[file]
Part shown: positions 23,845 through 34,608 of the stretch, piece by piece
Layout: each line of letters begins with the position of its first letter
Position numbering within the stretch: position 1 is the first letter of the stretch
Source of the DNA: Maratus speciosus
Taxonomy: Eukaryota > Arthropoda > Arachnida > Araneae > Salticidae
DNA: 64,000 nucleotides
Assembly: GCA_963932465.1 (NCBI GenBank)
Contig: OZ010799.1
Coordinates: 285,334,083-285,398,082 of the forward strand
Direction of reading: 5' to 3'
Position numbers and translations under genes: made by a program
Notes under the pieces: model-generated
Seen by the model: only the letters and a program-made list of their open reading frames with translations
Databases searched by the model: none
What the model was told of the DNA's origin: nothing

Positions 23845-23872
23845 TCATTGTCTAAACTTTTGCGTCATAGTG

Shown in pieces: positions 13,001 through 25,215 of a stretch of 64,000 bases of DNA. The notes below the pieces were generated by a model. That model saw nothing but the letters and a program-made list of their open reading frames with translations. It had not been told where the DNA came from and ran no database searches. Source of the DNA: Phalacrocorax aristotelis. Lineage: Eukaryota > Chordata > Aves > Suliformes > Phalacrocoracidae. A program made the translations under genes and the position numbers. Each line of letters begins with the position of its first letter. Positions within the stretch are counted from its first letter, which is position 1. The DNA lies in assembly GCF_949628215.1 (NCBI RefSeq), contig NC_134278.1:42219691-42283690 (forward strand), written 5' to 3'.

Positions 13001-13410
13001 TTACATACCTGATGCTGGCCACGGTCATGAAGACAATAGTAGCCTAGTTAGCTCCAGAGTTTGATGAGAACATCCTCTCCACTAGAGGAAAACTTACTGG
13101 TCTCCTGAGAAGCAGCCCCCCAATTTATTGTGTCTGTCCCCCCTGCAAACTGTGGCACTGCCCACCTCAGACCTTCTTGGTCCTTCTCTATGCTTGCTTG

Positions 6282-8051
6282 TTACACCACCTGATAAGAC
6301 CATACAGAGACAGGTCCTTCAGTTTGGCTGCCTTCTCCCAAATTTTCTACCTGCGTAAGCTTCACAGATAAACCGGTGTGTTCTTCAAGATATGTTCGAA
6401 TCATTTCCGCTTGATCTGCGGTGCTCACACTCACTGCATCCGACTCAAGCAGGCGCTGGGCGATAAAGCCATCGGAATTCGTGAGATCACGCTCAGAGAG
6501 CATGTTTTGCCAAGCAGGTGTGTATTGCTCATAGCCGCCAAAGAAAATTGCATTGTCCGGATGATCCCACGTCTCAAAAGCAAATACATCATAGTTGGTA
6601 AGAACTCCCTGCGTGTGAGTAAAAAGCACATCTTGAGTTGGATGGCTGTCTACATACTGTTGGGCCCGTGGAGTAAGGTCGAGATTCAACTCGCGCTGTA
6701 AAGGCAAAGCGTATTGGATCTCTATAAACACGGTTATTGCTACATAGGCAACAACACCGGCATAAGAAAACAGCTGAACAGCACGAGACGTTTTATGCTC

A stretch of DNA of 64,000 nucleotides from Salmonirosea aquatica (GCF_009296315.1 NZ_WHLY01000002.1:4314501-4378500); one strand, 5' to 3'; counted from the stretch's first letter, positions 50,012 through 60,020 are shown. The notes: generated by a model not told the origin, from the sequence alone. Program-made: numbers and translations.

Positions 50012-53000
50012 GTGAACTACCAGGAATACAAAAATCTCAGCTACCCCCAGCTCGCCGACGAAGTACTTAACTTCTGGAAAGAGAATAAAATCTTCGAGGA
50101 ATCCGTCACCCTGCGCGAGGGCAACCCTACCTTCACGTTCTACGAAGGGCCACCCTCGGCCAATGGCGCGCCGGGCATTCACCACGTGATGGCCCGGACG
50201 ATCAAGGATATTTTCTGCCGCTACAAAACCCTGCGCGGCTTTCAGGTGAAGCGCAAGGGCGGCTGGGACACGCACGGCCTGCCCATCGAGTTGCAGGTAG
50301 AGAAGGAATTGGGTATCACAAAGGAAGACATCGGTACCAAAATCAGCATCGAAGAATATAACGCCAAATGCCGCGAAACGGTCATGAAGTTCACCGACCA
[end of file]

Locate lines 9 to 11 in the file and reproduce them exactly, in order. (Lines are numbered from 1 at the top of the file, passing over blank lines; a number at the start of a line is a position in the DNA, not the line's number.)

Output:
Coordinates: 285,334,083-285,398,082 of the forward strand
Direction of reading: 5' to 3'
Position numbers and translations under genes: made by a program